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Rainfall impacting county farms

By Erin Smith

Record rainfall has been falling in Bladen County as well as across North Carolina. For 2018, Bladen County received 64 inches of rainfall. The average amount of rainfall for Bladen County is 50 inches, according to US Climate Data.

The rainfall has had an impact for growers such as Ron Taylor of Lu Mil Vineyard and Dan Ward, a farmer in Clarkton.

“It’s been devastating to my farm and to many farms,” said Taylor.

He explained that grapes, especially the Muscadine variety, do not like water standing on their root systems. Taylor said he is not sure yet what the long-term effects will be of the rainfall.

He said his farm is fortunate as he did not have trellises or posts damaged in Hurricane Florence. Taylor said some grapevines did blow off the lines and they are working now to get the vines back on the lines.

He said overall, he lost about half of his grape crop due to the storm and rains.

Taylor said the rainfall also cost him in terms of agri-tourism. Lu Mil Vineyard offers an annual Christmas light show that is very popular with residents in Bladen County as well as visitors from across the region. Taylor said the constant rainfall since Hurricane Florence impacted the light show this year.

“It cost me untold dollars because of the effect it had on the Lu Mil Light Christmas Show,” said Taylor.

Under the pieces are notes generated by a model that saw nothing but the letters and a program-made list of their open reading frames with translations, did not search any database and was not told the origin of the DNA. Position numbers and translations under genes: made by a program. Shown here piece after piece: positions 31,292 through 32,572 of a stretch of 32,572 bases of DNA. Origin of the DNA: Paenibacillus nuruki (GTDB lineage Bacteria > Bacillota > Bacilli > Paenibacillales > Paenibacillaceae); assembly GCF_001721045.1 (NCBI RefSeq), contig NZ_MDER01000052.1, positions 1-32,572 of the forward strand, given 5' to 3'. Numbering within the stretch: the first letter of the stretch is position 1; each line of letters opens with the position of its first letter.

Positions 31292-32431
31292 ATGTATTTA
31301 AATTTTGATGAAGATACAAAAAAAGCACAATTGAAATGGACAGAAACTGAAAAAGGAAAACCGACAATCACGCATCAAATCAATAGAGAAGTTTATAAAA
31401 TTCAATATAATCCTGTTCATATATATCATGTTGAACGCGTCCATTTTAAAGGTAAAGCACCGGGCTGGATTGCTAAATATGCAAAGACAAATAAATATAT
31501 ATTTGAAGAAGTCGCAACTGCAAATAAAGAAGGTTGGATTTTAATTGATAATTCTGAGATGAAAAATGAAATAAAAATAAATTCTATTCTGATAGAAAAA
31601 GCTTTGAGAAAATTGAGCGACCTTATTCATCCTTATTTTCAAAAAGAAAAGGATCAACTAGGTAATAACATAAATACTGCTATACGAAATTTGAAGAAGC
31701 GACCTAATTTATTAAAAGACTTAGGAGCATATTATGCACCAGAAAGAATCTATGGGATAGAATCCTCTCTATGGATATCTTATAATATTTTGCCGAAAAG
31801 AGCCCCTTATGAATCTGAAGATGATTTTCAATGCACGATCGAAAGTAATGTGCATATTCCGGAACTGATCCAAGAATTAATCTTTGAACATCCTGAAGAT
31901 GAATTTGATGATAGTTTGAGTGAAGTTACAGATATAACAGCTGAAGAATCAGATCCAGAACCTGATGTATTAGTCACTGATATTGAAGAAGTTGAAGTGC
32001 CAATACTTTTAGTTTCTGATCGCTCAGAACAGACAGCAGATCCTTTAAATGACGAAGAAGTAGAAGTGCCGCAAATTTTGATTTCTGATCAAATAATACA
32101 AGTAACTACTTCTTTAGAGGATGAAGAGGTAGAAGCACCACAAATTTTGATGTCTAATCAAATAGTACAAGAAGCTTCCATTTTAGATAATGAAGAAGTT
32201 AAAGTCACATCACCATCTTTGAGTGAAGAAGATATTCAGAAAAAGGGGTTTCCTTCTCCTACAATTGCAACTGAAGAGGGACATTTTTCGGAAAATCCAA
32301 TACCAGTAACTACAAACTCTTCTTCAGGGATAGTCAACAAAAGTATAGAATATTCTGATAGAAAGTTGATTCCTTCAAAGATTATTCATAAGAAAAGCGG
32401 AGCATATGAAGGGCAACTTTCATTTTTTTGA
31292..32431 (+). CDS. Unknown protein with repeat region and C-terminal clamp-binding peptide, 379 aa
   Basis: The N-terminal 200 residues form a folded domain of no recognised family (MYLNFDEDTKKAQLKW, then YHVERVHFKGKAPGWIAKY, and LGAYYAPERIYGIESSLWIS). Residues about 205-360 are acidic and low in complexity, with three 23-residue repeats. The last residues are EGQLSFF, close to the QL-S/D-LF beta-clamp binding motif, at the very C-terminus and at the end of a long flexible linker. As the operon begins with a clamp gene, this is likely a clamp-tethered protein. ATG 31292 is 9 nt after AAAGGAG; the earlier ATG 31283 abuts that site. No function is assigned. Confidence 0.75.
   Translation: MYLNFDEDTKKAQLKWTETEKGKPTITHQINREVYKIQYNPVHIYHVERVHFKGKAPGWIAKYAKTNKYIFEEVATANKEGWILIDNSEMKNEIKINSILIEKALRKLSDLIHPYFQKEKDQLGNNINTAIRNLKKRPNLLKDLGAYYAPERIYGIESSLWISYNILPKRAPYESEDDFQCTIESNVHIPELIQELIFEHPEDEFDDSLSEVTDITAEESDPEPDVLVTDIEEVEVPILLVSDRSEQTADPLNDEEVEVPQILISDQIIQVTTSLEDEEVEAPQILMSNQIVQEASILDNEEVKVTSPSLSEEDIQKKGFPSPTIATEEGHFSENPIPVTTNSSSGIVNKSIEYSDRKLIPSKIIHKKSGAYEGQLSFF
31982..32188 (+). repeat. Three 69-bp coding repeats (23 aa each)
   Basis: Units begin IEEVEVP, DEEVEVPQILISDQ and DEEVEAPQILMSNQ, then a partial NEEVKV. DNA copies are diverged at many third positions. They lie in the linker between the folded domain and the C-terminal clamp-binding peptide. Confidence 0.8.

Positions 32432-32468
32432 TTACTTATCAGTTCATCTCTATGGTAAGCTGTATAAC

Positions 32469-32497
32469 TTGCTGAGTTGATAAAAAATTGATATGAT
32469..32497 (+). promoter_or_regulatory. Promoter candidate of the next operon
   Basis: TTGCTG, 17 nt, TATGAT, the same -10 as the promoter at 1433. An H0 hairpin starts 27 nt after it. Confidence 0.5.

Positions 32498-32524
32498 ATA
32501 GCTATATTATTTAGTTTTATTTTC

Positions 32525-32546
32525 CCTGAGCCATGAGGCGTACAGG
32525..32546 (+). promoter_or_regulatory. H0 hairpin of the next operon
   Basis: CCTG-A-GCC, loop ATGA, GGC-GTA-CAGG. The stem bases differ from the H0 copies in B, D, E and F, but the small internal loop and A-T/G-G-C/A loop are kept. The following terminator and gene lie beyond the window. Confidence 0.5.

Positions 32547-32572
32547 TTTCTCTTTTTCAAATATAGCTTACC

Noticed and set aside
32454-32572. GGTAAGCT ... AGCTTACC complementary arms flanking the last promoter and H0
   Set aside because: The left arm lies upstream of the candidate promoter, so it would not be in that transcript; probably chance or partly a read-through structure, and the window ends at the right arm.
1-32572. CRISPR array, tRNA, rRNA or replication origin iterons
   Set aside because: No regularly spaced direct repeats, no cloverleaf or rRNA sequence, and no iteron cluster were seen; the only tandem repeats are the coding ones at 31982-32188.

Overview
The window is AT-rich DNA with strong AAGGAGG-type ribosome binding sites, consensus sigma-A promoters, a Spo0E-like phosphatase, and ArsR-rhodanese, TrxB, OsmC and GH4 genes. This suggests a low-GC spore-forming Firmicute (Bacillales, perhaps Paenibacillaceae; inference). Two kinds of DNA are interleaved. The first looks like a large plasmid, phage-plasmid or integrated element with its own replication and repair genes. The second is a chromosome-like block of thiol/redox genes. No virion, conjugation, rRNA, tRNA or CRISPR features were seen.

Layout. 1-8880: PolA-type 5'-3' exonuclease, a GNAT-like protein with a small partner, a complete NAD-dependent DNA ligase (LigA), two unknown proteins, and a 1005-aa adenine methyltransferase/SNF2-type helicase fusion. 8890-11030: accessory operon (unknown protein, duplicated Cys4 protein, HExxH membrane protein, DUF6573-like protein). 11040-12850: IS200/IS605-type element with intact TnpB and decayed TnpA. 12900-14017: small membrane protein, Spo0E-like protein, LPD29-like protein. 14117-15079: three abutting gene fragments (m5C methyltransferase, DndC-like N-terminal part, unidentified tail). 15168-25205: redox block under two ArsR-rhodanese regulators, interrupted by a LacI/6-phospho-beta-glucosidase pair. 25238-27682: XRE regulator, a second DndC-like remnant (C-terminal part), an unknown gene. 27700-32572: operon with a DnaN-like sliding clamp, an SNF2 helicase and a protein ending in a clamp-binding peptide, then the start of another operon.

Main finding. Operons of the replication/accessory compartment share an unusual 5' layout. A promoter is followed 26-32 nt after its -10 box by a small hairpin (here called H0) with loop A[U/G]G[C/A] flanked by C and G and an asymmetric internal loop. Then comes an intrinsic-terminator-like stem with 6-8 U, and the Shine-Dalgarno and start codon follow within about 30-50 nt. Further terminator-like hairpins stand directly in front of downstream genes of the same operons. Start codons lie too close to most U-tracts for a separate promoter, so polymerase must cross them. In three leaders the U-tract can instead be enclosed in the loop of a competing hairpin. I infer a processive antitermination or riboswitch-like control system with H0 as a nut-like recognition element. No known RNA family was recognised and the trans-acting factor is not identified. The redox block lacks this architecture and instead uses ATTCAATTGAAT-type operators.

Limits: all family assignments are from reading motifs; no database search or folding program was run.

He said there were plenty of visitors to the annual Christmas light show, but many of them did not exit their cars due to the rainfall. The light show offers a country buffet and a candy store offering all manner of old fashioned candies as well as a Visit with Santa. Taylor said this year, with the foul weather, many people completed the light show and left without visiting the candy shop or the buffet.

Taylor said Hurricane Florence also caused damage to the dams on the farm.

“We had to patch the dams to get through the Christmas light show,” said Taylor.

Now he is working on permanent repairs.

Ward said the abnormally wet winter has impacted his farm as well. He said normally in January, they are beginning to apply lime to the fields, but thus far, the fields are simply too wet to access them. He said his crop of winter wheat failed due to the heavy rain as well.

“We’ve done very little field work and field maintenance due to the rain,” said Ward.

He said they completed harvesting soy beans last weekend. Ward said that is the latest they have ever harvested soy beans and it was due to the constant rain.  Ward said the yield on his soy beans was reduced from 40 bushels per acre to 24 bushels per acre.

He said the rain is also hampering efforts to recover from Hurricane Florence on the farm as well. Ward said there are fields with trees down and ditches that need to be repaired but the ground is simply too wet and they are unable to reach those areas.

More rain is in the forecast for the weekend. Saturday’s forecast calls for a high of 66 with a 50 percent chance of rain and on Sunday the high is forecast to reach 57 with 100 percent chance of rain.

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